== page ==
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This spectacular flag of 38 double-appliqué cotton stars hand sewn onto a wonderful teal blue canton is the handiwork of Mrs. Mary Jane Schulthies of Hummelstown, Pennsylvania, just east of the state capital of Harrisburg.  Most likely the flag was made to celebrate the American Centennial on July 4,1876, which closely coincided with Colorado, our 38th state, entering the Union less than a month later on August 1, 1876.  The flag is an exceptional example of a very rare triple medallion pattern, with three rings of stars surrounding a single central star and flanked by four corner stars, one in each corner of the canton.  One of the most striking aspects of this flag, aside from its wonderful medallion pattern, is the exceptional condition of the flag.  One can find virtually no holes, staining, fading or foxing on the flag.  In fact, it looks nearly exactly as it looked when Mary Jane made her flag over 130 years ago.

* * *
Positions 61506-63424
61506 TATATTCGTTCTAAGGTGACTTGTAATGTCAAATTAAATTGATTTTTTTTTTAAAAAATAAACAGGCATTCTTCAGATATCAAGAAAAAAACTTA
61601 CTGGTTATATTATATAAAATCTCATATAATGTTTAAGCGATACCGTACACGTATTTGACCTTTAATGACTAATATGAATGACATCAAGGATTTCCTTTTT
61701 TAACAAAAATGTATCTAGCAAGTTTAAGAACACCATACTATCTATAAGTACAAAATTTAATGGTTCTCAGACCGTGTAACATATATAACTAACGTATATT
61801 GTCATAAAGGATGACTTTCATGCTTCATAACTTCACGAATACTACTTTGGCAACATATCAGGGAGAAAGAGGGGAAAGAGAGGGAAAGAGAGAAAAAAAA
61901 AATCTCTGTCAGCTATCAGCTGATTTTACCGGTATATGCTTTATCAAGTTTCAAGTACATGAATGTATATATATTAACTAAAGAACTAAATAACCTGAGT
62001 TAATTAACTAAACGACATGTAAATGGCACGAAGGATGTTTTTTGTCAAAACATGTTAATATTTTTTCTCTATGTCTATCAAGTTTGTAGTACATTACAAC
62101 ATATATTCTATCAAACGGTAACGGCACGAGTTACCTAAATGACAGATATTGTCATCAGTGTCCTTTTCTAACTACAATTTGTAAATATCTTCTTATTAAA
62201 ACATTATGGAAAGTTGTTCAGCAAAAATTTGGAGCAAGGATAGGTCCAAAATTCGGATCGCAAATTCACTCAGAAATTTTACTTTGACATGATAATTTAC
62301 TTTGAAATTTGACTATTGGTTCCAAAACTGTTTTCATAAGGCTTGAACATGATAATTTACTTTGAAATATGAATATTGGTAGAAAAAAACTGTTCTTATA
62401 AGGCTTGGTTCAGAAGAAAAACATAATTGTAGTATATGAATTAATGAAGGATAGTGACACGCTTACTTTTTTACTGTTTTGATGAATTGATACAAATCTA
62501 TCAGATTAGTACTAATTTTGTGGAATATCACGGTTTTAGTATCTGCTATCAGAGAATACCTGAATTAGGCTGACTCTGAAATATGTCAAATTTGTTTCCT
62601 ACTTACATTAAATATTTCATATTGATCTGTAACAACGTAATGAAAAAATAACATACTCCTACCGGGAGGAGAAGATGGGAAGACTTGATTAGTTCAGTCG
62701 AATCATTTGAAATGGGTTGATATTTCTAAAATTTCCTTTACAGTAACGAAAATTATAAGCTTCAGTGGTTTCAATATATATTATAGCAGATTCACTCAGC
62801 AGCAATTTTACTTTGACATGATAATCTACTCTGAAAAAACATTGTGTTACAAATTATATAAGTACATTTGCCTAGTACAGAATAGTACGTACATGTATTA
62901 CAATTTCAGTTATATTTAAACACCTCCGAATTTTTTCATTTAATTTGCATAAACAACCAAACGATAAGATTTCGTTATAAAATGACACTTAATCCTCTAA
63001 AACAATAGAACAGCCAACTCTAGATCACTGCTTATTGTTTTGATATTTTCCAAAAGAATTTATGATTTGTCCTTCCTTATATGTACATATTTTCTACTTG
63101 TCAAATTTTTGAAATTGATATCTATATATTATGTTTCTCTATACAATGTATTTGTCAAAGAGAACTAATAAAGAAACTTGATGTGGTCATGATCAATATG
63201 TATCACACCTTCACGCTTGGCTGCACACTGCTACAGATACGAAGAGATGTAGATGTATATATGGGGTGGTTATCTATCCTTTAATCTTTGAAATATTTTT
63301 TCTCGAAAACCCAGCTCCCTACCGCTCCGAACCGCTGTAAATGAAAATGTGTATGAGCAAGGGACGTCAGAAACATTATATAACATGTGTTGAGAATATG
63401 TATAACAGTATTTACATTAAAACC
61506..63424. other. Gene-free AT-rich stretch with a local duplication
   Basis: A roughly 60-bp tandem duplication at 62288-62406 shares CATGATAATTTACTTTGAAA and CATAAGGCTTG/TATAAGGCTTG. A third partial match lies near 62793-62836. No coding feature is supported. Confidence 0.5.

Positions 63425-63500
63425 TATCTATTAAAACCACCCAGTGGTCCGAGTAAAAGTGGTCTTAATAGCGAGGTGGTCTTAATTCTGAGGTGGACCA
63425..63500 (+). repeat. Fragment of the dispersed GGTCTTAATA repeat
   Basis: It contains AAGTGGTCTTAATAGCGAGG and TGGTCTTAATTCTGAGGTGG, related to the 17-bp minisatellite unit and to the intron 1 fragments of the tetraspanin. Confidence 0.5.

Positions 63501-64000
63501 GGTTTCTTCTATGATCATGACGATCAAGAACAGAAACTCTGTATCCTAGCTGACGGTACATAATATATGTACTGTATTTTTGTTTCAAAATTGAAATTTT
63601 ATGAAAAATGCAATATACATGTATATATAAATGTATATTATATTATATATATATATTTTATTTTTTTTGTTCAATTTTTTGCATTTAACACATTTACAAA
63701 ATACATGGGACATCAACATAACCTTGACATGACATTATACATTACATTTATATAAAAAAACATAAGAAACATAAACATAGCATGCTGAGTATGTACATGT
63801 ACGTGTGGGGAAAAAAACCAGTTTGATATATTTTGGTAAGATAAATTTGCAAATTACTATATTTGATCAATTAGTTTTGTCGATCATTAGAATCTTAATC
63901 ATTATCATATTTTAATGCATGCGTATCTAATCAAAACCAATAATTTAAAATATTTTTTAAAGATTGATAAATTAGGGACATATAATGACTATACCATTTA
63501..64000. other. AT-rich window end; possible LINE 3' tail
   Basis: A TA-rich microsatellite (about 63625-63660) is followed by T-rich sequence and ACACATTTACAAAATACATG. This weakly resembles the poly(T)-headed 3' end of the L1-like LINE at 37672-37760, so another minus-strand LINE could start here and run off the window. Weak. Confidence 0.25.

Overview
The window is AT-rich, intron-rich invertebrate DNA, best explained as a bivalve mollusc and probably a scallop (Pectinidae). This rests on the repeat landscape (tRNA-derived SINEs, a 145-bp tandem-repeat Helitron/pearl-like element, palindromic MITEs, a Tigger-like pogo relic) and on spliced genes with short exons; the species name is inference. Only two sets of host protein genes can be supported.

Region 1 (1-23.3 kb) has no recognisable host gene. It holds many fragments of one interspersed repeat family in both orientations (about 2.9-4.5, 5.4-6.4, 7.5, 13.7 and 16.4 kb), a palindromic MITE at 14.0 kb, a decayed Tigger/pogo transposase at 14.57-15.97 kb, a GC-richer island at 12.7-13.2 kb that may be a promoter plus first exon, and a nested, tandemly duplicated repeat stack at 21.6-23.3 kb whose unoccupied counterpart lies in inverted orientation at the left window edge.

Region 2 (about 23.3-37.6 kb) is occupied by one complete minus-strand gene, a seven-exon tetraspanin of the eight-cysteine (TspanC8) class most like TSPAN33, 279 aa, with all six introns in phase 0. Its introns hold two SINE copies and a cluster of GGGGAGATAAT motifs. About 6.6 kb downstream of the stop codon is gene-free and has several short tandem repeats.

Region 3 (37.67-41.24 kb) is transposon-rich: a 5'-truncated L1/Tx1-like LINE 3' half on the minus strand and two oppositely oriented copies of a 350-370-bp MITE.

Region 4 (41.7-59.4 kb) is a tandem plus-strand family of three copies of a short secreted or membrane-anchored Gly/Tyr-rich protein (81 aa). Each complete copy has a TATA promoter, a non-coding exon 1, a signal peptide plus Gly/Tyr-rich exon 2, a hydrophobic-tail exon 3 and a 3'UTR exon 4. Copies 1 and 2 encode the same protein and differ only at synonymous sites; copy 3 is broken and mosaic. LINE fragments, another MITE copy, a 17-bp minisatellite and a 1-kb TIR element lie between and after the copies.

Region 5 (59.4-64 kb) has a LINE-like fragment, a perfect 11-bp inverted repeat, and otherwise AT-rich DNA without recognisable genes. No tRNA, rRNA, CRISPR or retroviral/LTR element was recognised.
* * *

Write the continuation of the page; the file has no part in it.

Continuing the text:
An interesting addition to the flag is a top hoist running the length of the flag, which shows evidence of having been used to tack the flag along the top edge so that it could hang from a rafter or banister.  It's clear from the condition of the flag that it was not flown outdoors for any length of time, if ever.  The workmanship of the whip-stitched grommets is one of the finest I've ever experienced on an American flag, and and the treadle stitched stripes are exceptionally well done.  Likewise, the hand stitched cottons stars are finely sewn, with each star positioned with great precision and exactly paired with its counterpart on the back of the flag.  All in all, Mary Jane Schulthies' flag survives as an outstanding piece of workmanship, and, in all aspects, is a masterpiece of American Flag making from the Centennial Era.


Learn more about the Medallion pattern. Star Count:  38

Dates:  c1876

War Era:  None

Statehood:  Colorado

Construction:  Wool and Cotton, Homemade

Catalog Number:  IAS-00204


13 Star 3rd Maryland Pattern
St. Louis World's Fair, 1904

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